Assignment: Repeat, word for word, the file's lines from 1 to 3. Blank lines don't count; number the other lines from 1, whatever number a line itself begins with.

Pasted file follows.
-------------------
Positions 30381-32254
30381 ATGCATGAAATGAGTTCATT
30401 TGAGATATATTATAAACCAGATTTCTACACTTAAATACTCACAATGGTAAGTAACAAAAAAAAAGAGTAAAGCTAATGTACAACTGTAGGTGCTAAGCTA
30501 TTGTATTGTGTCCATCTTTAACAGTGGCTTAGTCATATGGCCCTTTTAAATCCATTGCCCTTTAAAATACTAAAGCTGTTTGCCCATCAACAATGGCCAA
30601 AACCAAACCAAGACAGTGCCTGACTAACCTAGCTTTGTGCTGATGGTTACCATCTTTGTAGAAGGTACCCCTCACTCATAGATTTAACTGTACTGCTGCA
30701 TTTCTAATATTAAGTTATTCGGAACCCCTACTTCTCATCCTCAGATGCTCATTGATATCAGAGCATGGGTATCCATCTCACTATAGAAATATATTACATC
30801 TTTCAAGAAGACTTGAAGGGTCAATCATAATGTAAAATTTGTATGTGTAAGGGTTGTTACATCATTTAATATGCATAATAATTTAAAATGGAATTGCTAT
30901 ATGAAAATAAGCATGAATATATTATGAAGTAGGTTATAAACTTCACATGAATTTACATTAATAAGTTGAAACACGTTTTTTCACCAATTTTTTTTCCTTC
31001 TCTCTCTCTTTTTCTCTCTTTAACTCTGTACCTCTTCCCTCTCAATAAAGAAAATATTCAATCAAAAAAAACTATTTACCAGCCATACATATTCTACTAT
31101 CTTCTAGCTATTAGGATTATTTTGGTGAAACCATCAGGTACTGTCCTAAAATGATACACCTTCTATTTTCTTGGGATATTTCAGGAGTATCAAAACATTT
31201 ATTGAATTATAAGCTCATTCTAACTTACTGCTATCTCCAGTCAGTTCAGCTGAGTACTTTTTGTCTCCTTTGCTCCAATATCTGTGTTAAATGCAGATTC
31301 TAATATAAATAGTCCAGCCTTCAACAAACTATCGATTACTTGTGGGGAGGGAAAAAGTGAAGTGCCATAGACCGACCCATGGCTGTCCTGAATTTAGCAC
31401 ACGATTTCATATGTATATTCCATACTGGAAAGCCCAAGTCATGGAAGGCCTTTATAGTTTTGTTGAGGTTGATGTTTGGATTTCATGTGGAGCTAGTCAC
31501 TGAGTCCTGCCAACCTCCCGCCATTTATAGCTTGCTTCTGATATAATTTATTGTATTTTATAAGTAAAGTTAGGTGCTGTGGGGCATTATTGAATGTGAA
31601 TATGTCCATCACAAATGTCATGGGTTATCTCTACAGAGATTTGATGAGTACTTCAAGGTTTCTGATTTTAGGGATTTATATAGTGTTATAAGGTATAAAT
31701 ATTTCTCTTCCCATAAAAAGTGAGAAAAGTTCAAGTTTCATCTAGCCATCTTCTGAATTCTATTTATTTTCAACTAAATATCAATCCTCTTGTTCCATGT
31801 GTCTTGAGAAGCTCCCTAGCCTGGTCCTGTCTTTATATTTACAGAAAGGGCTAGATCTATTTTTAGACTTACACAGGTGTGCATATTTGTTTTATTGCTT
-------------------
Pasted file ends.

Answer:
Positions 30381-32254
30381 ATGCATGAAATGAGTTCATT
30401 TGAGATATATTATAAACCAGATTTCTACACTTAAATACTCACAATGGTAAGTAACAAAAAAAAAGAGTAAAGCTAATGTACAACTGTAGGTGCTAAGCTA